Justice, Politics, Religion

Upside Down Judaism

My latest piece, Upside Down Judaism: Why Are Progressives Studying Talmud?, was just posted over on Religion Dispatches.

It used to be commonly held that Orthodox Jews were more interested in ritual observances—the obligations between people and God—while Reform Jews were interested in charity and justice, or the obligations among people. (No one really knew where the Conservative movement stood…)
The last decade has changed all this.

(KFJ talked about a related topic in a recent post here.)

6 thoughts on “Upside Down Judaism

  1. No, but seriously:”This is a certain fulfillment and correction of the process of post-Enlightenment Judaism, when the large arena of justice issues was abandoned to the discourse of the secular political process.”Not only that – I would argue that this is a return to the classical mode of Maimonides, where religion was not only successfully integrated into daily life, but also with a humanist ideology.

  2. The Reconstructionist Rabbinical Association resolution on workers rights
    which just passed on Tuesday at their convention (Yeah Reconstructionist Rabbis!)
    quotes this from the Tosefta: “Wool workers and dyers have the right to say, ‘We will all be partners in any business that comes to the city.’ Bakers have the right to arrange their shifts.” (Tosefta Bava Metzia 11:24)
    Clearly, there is something similar in the outlook of modern day trade unionists and the Jewish workers at the time of the Tosefta, as the Tosefta indicates there was something analogous to collective bargaining that was going on then. Perhaps unionists who are reading the Tosefta and other texts dealing with labor will bring insight to these texts for everybody.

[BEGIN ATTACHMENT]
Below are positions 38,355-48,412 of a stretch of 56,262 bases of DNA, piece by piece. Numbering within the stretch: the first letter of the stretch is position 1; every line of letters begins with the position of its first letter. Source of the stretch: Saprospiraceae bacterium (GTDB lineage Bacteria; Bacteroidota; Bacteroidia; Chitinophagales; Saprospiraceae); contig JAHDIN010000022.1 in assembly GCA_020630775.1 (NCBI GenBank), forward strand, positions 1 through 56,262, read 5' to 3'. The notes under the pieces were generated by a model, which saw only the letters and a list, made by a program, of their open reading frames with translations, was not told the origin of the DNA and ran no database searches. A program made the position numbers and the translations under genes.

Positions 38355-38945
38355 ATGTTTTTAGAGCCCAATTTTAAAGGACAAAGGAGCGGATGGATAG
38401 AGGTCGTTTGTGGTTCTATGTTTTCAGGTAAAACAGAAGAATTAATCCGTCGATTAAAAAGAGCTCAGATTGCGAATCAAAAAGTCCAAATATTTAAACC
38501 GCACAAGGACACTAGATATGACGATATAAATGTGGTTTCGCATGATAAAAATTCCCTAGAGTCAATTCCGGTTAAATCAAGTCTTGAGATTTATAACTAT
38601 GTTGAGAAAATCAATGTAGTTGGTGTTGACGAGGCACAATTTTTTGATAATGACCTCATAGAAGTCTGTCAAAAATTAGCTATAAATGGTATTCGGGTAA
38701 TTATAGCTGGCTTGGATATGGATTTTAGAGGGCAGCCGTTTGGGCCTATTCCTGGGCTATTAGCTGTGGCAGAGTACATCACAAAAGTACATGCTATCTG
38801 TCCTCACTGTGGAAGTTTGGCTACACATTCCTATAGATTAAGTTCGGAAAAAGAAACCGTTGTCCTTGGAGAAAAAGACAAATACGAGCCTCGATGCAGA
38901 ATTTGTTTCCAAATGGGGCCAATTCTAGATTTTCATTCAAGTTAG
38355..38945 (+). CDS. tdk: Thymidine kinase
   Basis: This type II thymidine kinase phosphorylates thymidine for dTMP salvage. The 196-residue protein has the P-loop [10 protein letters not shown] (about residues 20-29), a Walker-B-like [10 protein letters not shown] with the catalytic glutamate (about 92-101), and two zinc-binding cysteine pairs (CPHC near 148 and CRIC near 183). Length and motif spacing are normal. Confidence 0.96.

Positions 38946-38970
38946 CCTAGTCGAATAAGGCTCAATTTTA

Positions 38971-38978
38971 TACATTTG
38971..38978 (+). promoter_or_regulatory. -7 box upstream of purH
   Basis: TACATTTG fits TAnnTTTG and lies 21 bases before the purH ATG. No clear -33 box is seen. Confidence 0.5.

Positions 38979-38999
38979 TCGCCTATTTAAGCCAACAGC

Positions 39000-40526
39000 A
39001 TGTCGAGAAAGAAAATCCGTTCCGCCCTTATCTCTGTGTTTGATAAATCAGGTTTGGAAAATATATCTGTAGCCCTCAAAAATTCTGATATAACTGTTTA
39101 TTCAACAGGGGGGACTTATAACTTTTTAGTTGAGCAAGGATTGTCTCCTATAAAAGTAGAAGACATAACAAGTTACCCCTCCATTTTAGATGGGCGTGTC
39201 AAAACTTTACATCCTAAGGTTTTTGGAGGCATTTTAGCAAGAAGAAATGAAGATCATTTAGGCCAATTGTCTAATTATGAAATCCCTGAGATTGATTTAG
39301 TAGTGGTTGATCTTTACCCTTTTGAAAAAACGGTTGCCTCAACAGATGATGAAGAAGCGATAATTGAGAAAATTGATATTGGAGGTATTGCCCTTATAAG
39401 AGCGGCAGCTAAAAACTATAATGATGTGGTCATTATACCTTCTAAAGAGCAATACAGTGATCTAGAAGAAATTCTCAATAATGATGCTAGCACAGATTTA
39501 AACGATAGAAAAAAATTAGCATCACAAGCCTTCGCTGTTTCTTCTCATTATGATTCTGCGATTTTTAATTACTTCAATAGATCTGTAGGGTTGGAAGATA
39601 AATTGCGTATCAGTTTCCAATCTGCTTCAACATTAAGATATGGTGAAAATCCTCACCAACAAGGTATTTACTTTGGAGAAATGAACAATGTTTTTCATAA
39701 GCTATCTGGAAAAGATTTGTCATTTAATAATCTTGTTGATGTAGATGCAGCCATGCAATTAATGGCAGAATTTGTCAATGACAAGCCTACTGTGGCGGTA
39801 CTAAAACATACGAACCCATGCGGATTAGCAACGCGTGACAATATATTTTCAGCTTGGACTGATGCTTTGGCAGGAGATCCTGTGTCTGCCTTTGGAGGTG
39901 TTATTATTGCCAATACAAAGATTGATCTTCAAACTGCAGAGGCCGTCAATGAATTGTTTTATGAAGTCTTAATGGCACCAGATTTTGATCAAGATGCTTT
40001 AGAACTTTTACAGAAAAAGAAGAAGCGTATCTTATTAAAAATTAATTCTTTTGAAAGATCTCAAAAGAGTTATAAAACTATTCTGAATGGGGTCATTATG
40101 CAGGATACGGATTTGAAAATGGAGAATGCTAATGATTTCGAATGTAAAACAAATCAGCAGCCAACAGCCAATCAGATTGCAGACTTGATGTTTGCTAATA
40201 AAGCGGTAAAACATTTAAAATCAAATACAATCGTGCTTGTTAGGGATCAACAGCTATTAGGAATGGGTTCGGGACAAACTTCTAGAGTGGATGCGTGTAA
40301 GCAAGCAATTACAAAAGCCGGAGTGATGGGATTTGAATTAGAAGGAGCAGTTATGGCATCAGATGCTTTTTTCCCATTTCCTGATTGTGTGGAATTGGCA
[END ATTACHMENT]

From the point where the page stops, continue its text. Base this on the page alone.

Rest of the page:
3. I think the phenomenon, of progressive Jews doing text study, is fascinating, but r’s post about the RRA’s use of Talmud demonstrates really well the problematic assumptions involved. Whatever Talmud is, I don’t think it should be simply a tool for affirming our ethical/political positions.
    And more to the point, I don’t think it could be – for every “nice” thing we find in the Talmud, I guarantee you I can find something that most people would think repellent. So on what grounds do we quote the Talmud for some things, while ignoring what it says in other things?

  4. When I wrote Yeah Reconstructionist Rabbis! I meant it like “Go Cubs!” not “Even the Reconstructionsts,” since I think the Reconstructionists are as good at text study as anybody.
    The quote from the Tosefeta challenges what we have been taught to think of as the norm for labor relations. Why should it be that the default for workers is not to act collectively and you have to risk being fired in order for the privilege of acting collectively? Perhaps there was a time when it was the norm to agree to wages and terms of work through a collective process.

Leave a Reply

Your email address will not be published. Required fields are marked *

This site is protected by reCAPTCHA and the Google Privacy Policy and Terms of Service apply.

The reCAPTCHA verification period has expired. Please reload the page.

This site uses Akismet to reduce spam. Learn how your comment data is processed.